Review Summary: I don't know / what they told you / but this place is not what you think.
I'm starting to think that Underoath's magic ingredient was never in the sonic department. They didn't stand out from the pack because of the crazy riffs, or the electric vocal interplay, or even the experimental dips into post-rock and ambient and so on. I think the reason I'm writing an Underoath review in 2018 and you're all reading it is their uncanny ability to mean almost anything to anyone. I realise that sounds incredibly vague, but think about it: there are few bands who could just as easily make the soundtrack to losing your girlfriend to another guy as they could to, say, losing the love of your life in a car crash or losing yourself to drug addiction. Within the space of six years, from The Changing of Times
to Define the Great Line
, Underoath pulled that off almost unconsciously, following where the music took them. Lost in the Sound of Separation
took the style of Define
to its breaking point, but Spencer turned his lyrics towards apocalypses literal and metaphorical. Those albums felt and feel like world-enders, appropriate capstones to a wildly inventive discography, and to this day the finest work the ever-changing roster that was Underoath created.
Does all of the above make it more or less surprising that Erase Me
sounds the way it does? The jury's still out. It's not all that shocking that they considered Disambiguation
about as far as they could push the envelope in that direction. It's a little shocking that, according to his Music Feeds interview, Spencer Chamberlain was the main voice of pulling back towards radio rock hooks and simple structures in its place. Like many, I'd always thought the band's shift in direction was a direct result of Spencer becoming a songwriting voice, but in hindsight it just seems like Tim McTague letting loose writing for a vocalist with a better range. This would all be academic if the softer direction was a success, but by any conceivable measure it's not. "Rapture" and "Wake Me" are the two worst Underoath songs since Act of Depression
, both bubbling in the truly horrid stew of post-grunge, radio rock and electronics that Sleepwave, That's the Spirit
and that comeback Thrice album all shared. "I Gave Up" also withers in the face of past Underoath album closers, to put it generously, shooting towards emotional piano ballad and landing firmly in overwrought and formulaic instead. Lines like "take the keys to my car / and drive me far / far away" really don't help. Choruses are cheap and thin; Spencer's voice is pitchy and a touch out of key; Aaron's bridges and post-choruses feel perfunctory, tossed-off, like the band forgot how his effortless ability to carry a hook could have benefited an album like this.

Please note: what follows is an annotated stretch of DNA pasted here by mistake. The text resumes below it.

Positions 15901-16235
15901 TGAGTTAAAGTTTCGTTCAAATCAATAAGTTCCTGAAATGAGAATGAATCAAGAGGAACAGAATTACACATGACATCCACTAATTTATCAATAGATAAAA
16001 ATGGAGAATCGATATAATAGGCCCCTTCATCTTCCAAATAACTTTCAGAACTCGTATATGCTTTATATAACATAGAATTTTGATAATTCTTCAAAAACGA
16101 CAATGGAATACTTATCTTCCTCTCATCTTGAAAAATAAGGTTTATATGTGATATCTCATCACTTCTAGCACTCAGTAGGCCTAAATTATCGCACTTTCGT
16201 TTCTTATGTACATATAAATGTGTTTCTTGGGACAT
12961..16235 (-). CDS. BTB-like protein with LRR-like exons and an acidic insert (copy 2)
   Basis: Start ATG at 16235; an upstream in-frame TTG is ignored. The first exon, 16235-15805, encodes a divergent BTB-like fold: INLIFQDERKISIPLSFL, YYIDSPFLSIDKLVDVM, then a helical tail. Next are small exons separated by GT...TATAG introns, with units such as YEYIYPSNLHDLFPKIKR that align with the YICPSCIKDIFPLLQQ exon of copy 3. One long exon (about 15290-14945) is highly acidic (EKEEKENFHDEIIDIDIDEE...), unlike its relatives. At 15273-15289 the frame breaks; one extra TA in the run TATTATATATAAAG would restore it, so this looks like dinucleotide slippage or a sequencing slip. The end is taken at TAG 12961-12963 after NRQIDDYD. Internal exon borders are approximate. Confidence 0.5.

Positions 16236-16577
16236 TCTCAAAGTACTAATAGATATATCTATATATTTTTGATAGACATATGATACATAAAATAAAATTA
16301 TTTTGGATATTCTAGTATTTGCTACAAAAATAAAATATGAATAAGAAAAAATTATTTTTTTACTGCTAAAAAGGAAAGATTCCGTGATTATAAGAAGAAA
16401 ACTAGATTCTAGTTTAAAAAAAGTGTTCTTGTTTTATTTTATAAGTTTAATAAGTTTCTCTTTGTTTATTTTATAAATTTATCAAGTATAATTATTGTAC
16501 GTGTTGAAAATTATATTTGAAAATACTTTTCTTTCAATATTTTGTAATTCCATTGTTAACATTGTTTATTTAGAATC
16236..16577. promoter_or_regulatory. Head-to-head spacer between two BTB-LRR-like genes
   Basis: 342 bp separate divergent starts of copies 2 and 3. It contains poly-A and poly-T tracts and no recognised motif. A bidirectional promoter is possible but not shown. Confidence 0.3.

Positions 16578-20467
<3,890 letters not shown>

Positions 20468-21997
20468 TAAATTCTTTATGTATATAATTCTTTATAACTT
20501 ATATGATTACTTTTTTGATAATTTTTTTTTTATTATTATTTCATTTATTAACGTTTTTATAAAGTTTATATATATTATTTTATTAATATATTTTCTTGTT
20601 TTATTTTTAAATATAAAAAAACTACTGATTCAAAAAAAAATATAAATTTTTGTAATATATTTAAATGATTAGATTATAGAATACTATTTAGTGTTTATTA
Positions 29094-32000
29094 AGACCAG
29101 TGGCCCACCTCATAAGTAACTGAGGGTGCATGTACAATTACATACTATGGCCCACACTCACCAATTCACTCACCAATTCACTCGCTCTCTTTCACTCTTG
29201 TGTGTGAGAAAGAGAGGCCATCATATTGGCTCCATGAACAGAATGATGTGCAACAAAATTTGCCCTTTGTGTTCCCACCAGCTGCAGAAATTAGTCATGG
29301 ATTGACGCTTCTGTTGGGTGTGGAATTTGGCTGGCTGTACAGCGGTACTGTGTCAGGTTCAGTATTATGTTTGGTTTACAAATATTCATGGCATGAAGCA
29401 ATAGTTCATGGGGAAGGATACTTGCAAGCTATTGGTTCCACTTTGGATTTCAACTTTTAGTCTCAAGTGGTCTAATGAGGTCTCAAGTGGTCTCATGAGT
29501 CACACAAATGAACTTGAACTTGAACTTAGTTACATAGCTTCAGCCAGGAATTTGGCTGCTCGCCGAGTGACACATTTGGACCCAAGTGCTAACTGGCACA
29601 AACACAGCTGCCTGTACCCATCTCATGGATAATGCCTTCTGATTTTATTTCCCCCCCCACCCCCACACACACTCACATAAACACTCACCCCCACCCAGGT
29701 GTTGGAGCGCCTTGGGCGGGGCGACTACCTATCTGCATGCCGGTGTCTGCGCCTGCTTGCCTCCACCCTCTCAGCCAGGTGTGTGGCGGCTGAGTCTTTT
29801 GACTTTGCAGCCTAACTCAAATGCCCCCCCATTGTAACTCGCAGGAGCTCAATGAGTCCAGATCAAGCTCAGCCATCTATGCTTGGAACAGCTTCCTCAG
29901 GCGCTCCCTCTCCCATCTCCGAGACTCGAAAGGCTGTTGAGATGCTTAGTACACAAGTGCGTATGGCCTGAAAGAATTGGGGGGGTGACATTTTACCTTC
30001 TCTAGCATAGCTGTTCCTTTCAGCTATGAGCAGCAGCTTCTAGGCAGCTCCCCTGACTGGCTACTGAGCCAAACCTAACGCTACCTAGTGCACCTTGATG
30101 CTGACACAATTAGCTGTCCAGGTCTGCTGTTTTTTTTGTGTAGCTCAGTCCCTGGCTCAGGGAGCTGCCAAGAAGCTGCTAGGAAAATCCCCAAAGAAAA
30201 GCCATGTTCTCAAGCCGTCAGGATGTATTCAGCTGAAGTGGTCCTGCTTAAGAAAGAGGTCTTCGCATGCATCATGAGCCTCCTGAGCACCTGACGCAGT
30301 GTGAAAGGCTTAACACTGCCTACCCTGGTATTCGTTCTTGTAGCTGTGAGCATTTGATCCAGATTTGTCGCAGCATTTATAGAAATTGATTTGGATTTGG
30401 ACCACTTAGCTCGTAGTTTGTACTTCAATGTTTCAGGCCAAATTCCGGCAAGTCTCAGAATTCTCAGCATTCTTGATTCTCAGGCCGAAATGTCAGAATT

If your blood is pumping double-time right now, let me ameliorate, because all the shit I just talked mostly applies to Erase Me
's opening stretch. The album kicks off around track five with "Bloodlust", an appropriate transition piece. One of the band's catchiest choruses, and verses with an echo of "Paper Lung" dance with a bridge that blows off the cobwebs by finally bringing the heaviness, or as much heaviness as Matt Squire's mosquito buzz guitar sound will allow. From there is an impressive stretch of music much closer to the album, we must imagine, the band envisioned from the jump. Spencer's pop sensibilities come good on the rocket-powered, heartfelt "ihateit", whilst the vicious "Sink With You" and "Hold Your Breath" nearly recapture the band's former lightning in a bottle energy. It's on clear standout "No Frame" that the album makes peace with the spectre of experimental Underoath lingering behind the curtains. A glitchy, mournful atmosphere marks it closest in sound to "Driftwood" or "Desolate Earth :: The End is Here", albeit with Spencer and Aaron harmonising for a genuinely unnerving refrain that bodes well for a possible future direction.
Unintentionally or otherwise, Spencer's Music Feeds interview divided the band's creatives into himself and Aaron, the pop songwriters, while Tim and Chris bring the heavy and experimental material. It's probably not that black-and-white in reality, but it's an easy narrative I think many will adopt in Erase Me
's wake, looking for ways to shift and pinpoint the blame on why the album is a relative disappointment. Admittedly, it's so easy to see the struggle for a compromise between the two echoed throughout Underoath's discography. Their very best songs would see the light and the dark clashing within the same structure, every member's different interpretation of what the band could be fighting for dominance in an exhilarating rush. The major difference on Erase Me
is that the two sides are in harmony, cleaned up and smoothed out and repackaged for a digestible listen. "Every record we've done has been a fight", Spencer said in that interview. He said it by way of comparison, to show how much more diplomatic and open the recording of Erase Me
had been, but it honestly just made me nostalgic for days gone by. Because I miss the fight.